All R2, R2*, and R2′ images were individually visually assessed by first author B.L. and co-author V.O. for data quality. The presence of motion, shimming, or registration artifacts were ranked on a five-point scale for severity. Visits with severity scores that exceeded three out of five, indicating that they produced a visually identifiable impact on the striatum, for any scan or had visible macroscopic field inhomogeneity artifacts in the R2′ image that affected the striatum were excluded from all analyses (n= 57). Notably, exclusions were not significantly dependent on participant age (parameter estimate = −0.34, CI = [−0.96, 0.26], t = −1.11, p = 0.27). See Supplementary Fig. 1 for examples of R2′ artifacts identified during quality assessment screening. The average of all included R2′ sessions is depicted in Supplementary Fig. 2.

PET

Tissue iron has been related to specific aspects of DA neurobiology, including D2 receptor density, dopamine transporter, synthesis, and energy production required for DA function. Our DTBZ and RAC PET indices allowed us to probe the relevance of tissue iron to two particular aspects of pre and postsynaptic DA processing. DTBZ binds to VMAT2 that transports monoamine neurotransmitters to presynaptic vesicles. DTBZ binding is a stable measure of presynaptic neuronal integrity in humans since over 95% of striatal VMAT2 binding sites are dopaminergic. In contrast, RAC binds to D2/D3 receptors throughout striatum, providing a postsynaptic index of available D2/D3 receptor concentration.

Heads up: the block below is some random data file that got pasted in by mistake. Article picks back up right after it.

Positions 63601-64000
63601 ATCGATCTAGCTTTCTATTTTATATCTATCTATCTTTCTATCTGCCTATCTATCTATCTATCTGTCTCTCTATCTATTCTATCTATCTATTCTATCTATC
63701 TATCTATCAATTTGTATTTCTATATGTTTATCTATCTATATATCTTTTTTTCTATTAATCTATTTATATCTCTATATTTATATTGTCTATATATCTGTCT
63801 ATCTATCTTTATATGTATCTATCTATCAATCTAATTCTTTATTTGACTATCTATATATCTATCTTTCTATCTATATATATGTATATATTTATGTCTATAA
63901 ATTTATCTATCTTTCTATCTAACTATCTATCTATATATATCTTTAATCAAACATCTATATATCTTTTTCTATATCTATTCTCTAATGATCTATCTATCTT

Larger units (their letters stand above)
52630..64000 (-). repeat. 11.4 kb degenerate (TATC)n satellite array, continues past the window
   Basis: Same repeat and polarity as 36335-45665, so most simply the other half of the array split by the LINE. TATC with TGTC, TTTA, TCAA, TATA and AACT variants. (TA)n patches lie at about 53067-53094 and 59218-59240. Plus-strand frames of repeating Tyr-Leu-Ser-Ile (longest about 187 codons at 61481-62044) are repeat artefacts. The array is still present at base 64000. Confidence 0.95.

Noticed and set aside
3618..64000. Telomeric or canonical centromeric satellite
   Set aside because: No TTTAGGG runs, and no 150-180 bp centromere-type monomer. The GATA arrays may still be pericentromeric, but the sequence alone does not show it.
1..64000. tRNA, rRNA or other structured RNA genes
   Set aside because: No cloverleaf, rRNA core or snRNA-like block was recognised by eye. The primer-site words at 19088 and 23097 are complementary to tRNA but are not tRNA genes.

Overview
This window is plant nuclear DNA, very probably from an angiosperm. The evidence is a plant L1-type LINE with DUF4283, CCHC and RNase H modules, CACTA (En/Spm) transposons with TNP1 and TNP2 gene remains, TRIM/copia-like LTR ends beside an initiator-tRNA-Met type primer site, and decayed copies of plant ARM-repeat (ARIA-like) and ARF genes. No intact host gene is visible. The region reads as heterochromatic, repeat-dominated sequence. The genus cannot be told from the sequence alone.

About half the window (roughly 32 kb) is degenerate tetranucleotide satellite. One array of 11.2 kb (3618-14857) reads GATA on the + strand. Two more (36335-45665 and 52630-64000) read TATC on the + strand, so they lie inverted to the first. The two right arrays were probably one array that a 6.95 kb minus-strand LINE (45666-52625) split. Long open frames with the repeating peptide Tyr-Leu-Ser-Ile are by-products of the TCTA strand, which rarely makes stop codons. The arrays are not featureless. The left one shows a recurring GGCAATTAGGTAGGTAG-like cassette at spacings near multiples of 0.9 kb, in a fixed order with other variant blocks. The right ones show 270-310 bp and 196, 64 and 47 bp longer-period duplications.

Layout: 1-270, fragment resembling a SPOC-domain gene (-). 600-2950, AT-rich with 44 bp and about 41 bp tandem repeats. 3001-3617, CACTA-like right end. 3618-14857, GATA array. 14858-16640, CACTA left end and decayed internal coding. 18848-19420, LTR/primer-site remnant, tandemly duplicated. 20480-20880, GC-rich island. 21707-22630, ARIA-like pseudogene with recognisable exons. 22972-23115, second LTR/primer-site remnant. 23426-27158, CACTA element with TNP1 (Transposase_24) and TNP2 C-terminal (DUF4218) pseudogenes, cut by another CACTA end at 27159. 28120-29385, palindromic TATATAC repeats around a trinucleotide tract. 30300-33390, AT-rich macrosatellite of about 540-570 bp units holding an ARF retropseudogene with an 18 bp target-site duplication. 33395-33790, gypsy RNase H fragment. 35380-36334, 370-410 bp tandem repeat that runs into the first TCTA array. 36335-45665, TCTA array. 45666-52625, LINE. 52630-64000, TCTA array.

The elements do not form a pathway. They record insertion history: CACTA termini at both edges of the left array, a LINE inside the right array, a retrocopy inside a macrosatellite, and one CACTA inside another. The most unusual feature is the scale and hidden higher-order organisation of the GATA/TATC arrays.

Acquisition

PET data were acquired on a Siemens mMR dual modality PET/MR scanner over two scanning sessions occurring in the same day. Participants completed a 90-min RAC acquisition followed by a 60-min DTBZ acquisition that occurred after a short break. Radioligands were administered with a Harvard syringe pump and a bolus + infusion (B + I) paradigm58. For RAC, participants received a total injected dose of 33–40 mCi with high specific activity. The tracer was prepared in a 60 ml solution with 32.5 ml injected as the initial bolus over a period of 2 min. The remainder was injected at a constant rate of 18.57/h ml over the next 88 min (kbol = 105 min). For DTBZ, participants received a total injected dose of 15 mCi. The tracer was prepared in a 60 ml solution with 33.5 ml injected as the initial bolus over a period of 2 min with the remaining 26.5 ml injected at a constant rate over the next 58 min. Attenuation correction was performed using a combined segmentation- and atlas-based approach59. As part of the acquisition MR data were acquired and included a structural T1 Magnetization Prepared Rapid Gradient Echo (MPRAGE) sequence as well as an ultrashort TE (UTE) MR pulse sequence.

Image generation